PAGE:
Monday, August 29, 2011

Wood Filler Mini-Tutorial

I love wood filler.  I hate holes, so I love wood filler.  It's so easy to use and after the furniture is painted, you can't even tell there was ever a hole there.  Would you like to share in my bliss?

Since my father and I recycle old wood for projects, the wood can come with nail holes and any number of "defects" (put in quotes because sometimes I like the character those "defects" give).  How we fill the holes depends on the finish for the peice.
Stain = no wood filler. 
Paint = yes wood filler.

The bedside table I've been working on has quite a few holes that have needed patching.  For once I remembered to take progressive pictures for you!  I decided I'd give you a run-down on wood filler.

Here we have pretty little bedside drawer.

It is pretty sturdily put together, not just with screws but with notches as well.  Just the same, I would rather the screw holes not show up in the finished product, especially those in front. (Can you spot them on either side of the front?)

So I grab the Elmer's wood filler to start patching things up.

Just take a little peice and start pushing it into the hole.  Make sure you cover the entire hole, putting a little extra around the edges. 

You also want to leave a small mound because it tends to shrink as it dries.

The amount of drying time depends on the size of the hole.  Small holes like these probably take about 15 minutes for drying, while larger ones can take an hour or more.  The directions on the side of the box have more advice about that.  I've left it for days, actually, because I haven't had time to get back to it.

After the filler dries, you simply sand the area so it's even with the rest of the wood.  Bam! No more hole.

Prime the project like normal and you're good to go.

If you're like me and eager to get the thing done, you may notice after a coat of primer that you missed some holes.

No worries here!  Simply repeat the same process- filling, drying, sanding.

Then give it another coat of primer and take you out of the oven 'cuz you're done!
Hope some of you found this as useful as I did.  You can also use wood filler for peices that you're refinishing, not building from scratch.

Remember- don't use wood filler if you are going to use wood stain!  It is for paint only.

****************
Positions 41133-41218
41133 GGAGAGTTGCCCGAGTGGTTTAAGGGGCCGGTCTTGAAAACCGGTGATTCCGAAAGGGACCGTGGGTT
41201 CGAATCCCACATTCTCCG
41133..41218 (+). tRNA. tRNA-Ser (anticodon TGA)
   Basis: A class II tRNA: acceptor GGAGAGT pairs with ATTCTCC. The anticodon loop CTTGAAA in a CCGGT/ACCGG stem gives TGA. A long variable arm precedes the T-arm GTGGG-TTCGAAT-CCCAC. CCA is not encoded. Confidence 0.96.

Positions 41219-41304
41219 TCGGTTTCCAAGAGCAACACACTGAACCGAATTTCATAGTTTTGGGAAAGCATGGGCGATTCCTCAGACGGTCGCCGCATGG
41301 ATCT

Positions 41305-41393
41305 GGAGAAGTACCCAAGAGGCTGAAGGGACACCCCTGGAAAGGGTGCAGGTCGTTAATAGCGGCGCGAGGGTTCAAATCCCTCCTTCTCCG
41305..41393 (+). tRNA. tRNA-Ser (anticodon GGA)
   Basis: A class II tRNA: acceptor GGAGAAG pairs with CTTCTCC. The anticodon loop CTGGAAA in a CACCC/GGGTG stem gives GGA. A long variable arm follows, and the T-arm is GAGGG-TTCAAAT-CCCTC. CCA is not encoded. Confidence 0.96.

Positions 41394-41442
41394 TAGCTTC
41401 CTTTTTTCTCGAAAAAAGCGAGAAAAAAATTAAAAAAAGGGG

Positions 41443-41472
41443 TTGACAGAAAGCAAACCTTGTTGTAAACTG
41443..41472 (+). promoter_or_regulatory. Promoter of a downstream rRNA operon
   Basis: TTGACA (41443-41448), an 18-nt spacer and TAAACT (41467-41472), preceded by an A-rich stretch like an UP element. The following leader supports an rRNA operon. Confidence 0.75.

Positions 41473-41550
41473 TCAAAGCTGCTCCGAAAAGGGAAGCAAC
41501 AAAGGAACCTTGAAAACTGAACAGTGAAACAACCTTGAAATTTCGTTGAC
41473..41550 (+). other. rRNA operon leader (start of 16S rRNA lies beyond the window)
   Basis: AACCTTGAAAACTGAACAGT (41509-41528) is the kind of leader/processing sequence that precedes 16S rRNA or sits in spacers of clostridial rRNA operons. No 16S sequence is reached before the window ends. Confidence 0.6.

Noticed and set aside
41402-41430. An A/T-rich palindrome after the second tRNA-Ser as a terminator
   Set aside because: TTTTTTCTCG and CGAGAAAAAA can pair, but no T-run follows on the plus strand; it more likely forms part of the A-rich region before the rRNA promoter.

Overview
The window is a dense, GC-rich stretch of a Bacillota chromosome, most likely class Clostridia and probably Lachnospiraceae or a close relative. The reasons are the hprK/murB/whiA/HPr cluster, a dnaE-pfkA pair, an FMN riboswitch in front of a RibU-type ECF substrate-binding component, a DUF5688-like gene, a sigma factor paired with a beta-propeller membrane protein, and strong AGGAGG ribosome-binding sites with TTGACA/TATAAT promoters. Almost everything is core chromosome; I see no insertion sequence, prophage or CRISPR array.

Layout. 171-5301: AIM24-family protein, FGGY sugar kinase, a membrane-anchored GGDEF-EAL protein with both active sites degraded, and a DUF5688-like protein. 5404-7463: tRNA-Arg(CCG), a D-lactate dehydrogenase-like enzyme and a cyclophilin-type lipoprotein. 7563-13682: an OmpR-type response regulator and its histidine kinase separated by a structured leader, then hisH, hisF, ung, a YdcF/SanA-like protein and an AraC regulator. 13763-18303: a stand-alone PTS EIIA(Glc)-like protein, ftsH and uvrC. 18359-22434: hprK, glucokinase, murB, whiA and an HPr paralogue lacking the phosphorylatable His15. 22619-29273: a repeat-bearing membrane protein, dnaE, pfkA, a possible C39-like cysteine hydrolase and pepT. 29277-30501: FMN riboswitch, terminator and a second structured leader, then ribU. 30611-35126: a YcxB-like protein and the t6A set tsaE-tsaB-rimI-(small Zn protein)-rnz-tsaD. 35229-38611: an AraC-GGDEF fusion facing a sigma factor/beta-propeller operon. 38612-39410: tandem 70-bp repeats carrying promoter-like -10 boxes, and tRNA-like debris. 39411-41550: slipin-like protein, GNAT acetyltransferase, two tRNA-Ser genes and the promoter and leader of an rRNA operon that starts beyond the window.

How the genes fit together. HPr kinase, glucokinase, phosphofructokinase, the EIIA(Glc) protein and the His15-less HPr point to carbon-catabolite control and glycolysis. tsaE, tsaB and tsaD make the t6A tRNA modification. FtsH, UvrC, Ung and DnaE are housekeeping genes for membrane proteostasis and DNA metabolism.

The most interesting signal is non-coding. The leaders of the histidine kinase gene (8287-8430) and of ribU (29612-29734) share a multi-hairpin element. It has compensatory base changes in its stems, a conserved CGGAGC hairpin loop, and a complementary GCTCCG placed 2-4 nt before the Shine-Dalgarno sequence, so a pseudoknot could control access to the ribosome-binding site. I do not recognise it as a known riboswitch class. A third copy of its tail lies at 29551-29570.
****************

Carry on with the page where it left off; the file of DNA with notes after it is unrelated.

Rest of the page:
Hooray for holelessness!

Wednesday, August 3, 2011

Bedside Table Progress

So I've been working on the bedside table from with the help of my master carpenter father.  I am sure I could go to Lowes and buy the wood and get it cut and follow Ana White's steps and be okay, but we have a field full of free wood.  The challenge is that I have to do the planing and cutting and glueing to make peices I would otherwise buy.  BUT.  The would we have is free.  There is a steady supply as my husbo keeps taking down old houses.  I am recycling wood (hooray!).  There is a story to the wood and I know where it's from.

So I am learning the skills needed to take on these preparation steps before I can follow Ana White's steps.

Anyhallyhoo I remembered to take a *few* pictures of where I am in the process of building this table.  I even took a few for a mini wood-filler tutorial (super duper stinkin' easy).

Here is the current state of the bedside table:

Sorry about the mess.. I've been working in Greer's shop to protect the beaut from pesky bugs that get stuck in wet paint.  This is all put together and primed, waiting for me to select the color to paint (most likely...white).  The lines you see towards the top of the table are notches for the table top to fit in.  It will make sense later.

The drawer is together, but waiting to be sanded and primed.  I still have some wood filler on it to sand off, but here's what it looks like now:

This entire table is made of pine from an old house my husband has been taking down.  The back of the drawer is cedar to add that lovely smell.  The bottom of the drawer is masonite because it's light, strong and we had some lying around.  Otherwise we would have used some spare plywood.

What's new in your lives?

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